In several social circles, many declare that lesbian, gay, bi-sexual, and transgender (LGBT) behavior is not normal because society embraces two distinct differentiations of male or female conduct.  It defines and provides comfort in our pronoun references of “he” and “she” statements.  Interestingly, there are figurines from periods around c9000-8000 B.C. discovered in the Middle East, depicting androgynous human images that portray a view of gender identities being flexible.  Lauren Talalay argues that the early archeological figurines may communicate a belief that gender was viewed as same-sex or cross-sex combinations (136).  Although the androgynous figurines were primarily found in graves and may depict that life after death is not gender specific, their culture embraced the concept.  What other societies embraced femininity?  Anette Olivier hypothesizes that, during the Egyptian Empire, around 16th century B.C. and 11th century B.C., the Egyptian queens ruled with as much reverence and power as the Egyptian pharaohs inferring that gender equality was not a prevailing social dispute (6).  Women were not placed into a position of power during ancient Egypt because of a necessity to express diversity for their society—civil rule was not divided by male and female concepts—rather it was a position of entitlement deemed by birth in royal bloodline.   In 2009, Dr. Irwin Braverman and company observed that the Egyptian pharaoh Akhenaten of 1377 BCE had extremely feminine qualities, including obvious breasts in likeness depictions generating reader declarations of the pharaoh’s cross-sexual nature (Braverman, Mackowiak and Redford).  Some historians theorize that Akhenaten was ridiculed because of his cross-sexual nature.  Typically, in the human emotional condition, it is not common for people to glorify in beautiful artwork something that they ridicule.  Is it possible that current cultures choose to project that Akhenaten was ridiculed because current social norms do the same?  The term berdache was commonly used by anthropologists around the twentieth century to describe men in several cultures that created three or more gender categories according to Aaron Devor’s Becoming Members of Society: 4 Learning the Social Meanings of Gender.  Devor explains that berdaches were biological males that took the social role of females; he functioned in women’s duties, had sex with, and married men.  The berdache was not socially marginalized because of his choice--quite the opposite--he was exalted in prestige (Devor 378).  By these shared historic cultural discoveries and observations, it is not a new trend or novel concept to challenge current society’s mythology of male masculinity and female femininity to accept and embrace this information. Although, doing so may threaten certain subconscious intrinsic ideals conditioned to oppress and disunite.  How did the current social factious view of men’s masculinity, or lack of, begin?  When did current male and female role mythology commence?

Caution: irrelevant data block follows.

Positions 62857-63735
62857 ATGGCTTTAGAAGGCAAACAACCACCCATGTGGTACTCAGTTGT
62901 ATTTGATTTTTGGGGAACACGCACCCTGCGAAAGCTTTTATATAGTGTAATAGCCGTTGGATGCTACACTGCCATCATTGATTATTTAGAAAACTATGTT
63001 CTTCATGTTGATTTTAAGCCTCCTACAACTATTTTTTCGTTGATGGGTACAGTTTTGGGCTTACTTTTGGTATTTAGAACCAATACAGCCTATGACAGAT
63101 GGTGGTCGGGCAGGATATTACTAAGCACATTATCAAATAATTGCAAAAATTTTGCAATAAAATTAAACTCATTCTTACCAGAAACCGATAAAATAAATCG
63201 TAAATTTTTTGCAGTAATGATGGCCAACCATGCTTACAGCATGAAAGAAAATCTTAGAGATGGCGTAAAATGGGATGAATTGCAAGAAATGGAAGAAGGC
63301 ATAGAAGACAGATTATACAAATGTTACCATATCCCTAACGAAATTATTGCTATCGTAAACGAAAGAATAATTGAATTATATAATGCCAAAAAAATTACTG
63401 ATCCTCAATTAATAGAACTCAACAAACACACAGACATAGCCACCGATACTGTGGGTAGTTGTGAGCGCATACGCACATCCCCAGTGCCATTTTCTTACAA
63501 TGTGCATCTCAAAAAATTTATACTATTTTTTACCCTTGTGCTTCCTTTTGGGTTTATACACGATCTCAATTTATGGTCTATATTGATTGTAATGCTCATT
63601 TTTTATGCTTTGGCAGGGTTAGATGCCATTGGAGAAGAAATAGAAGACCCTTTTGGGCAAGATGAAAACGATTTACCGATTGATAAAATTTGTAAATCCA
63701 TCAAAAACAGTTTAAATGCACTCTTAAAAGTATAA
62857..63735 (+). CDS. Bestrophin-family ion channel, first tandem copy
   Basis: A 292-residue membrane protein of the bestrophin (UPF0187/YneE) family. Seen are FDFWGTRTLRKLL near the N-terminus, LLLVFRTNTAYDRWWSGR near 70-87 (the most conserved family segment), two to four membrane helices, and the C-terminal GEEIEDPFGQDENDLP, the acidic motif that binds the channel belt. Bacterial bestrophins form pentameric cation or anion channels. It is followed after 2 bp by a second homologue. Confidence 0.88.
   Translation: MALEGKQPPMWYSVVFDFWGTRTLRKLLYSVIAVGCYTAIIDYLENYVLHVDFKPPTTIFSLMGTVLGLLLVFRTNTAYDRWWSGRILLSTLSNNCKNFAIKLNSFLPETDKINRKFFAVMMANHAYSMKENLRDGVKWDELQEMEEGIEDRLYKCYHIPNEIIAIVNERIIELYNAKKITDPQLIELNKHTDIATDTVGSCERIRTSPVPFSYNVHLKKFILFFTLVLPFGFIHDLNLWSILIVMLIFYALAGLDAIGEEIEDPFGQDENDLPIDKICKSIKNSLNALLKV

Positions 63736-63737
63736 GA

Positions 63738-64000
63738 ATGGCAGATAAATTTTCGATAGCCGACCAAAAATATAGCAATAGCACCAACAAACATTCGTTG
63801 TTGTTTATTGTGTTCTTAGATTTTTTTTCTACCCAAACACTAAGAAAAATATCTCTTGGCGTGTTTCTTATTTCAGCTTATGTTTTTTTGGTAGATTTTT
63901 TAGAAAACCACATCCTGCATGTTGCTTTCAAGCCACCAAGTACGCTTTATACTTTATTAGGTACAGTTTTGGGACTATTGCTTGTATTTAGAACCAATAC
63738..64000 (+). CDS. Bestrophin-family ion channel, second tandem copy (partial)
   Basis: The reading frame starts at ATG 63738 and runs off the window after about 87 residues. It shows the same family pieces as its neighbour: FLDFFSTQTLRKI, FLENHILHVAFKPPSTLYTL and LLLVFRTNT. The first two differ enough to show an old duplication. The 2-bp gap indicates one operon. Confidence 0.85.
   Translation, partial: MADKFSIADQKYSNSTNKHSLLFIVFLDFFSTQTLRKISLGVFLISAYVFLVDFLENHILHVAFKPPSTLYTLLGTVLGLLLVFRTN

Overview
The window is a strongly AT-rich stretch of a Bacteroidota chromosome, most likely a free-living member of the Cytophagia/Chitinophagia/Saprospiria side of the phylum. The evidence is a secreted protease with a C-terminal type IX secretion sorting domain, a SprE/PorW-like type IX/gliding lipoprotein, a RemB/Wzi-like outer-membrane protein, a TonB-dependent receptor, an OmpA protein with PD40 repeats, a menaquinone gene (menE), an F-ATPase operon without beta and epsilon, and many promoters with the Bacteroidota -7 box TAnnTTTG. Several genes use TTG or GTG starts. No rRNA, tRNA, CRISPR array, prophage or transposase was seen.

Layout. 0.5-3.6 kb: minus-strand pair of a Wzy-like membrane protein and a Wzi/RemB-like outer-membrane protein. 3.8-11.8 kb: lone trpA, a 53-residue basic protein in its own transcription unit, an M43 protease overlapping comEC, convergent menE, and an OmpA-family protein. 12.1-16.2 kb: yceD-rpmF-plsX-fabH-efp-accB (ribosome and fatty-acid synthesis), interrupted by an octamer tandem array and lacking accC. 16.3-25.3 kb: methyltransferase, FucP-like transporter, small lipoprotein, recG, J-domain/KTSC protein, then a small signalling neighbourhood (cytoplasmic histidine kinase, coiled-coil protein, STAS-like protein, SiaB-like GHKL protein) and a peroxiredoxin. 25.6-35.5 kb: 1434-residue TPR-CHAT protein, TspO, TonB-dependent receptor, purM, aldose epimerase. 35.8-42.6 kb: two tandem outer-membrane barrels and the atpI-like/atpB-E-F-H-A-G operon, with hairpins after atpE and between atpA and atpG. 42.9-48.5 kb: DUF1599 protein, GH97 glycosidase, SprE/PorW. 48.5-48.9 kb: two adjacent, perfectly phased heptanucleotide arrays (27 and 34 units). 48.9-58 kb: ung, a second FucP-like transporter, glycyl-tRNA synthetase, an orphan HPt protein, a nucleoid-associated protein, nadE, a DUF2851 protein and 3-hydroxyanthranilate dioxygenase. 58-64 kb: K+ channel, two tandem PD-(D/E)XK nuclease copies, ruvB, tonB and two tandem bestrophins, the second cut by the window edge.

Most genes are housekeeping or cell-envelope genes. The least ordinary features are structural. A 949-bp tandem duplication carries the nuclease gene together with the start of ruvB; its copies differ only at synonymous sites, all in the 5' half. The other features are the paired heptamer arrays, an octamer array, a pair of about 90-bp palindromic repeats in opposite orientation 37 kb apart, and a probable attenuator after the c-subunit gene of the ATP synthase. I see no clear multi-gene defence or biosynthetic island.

In the quest for an inkling of an answer to when and where the origin of current gender perception and separation in roles began considering early ancient societies embraced a symbiotic relationship of sexes, even reveling and endorsing the ideology of different shades of gray— I realize it is no simple task to evidence blame.  Many circles passionately contend that current patriarchal trends are attributed to early Christianity influence.  It is simple to find theories, observations, and studies with factual events pointing to historical authorities similar to the medieval period as Dyan Elliot published.  It alarms as it challenges a perspective of historical revered figures such as St. Augustine.  Elliot quotes him to say, “[Demons] persuade [men]…in marvelous and unseen ways, entering by means of that subtlety of their own bodies into the bodies of men who are unaware, and through certain imaginary visions mingling themselves with men’s thoughts, whether they are awake or asleep.” (quoted in Elliott 19)  Elliot further expands that St. Augustine preached that sinful sexual fantasies existed--encouraged by demons--victimizing men by penetrating sensibility imbedding an influence in memory and senses.  St. Augustine believed that these demonic influences warranted investigation.  Stepping back from history and focusing on current social views, Devor informs us:

Just as many Americans in the past considered it ‘unnatural’ and socially destructive for women to vote or go to college, many now consider it ‘unnatural’ and socially destructive for gays and lesbians to marry, or for individuals to express a gender identity that violates conventional notions of masculinity or femininity. (378)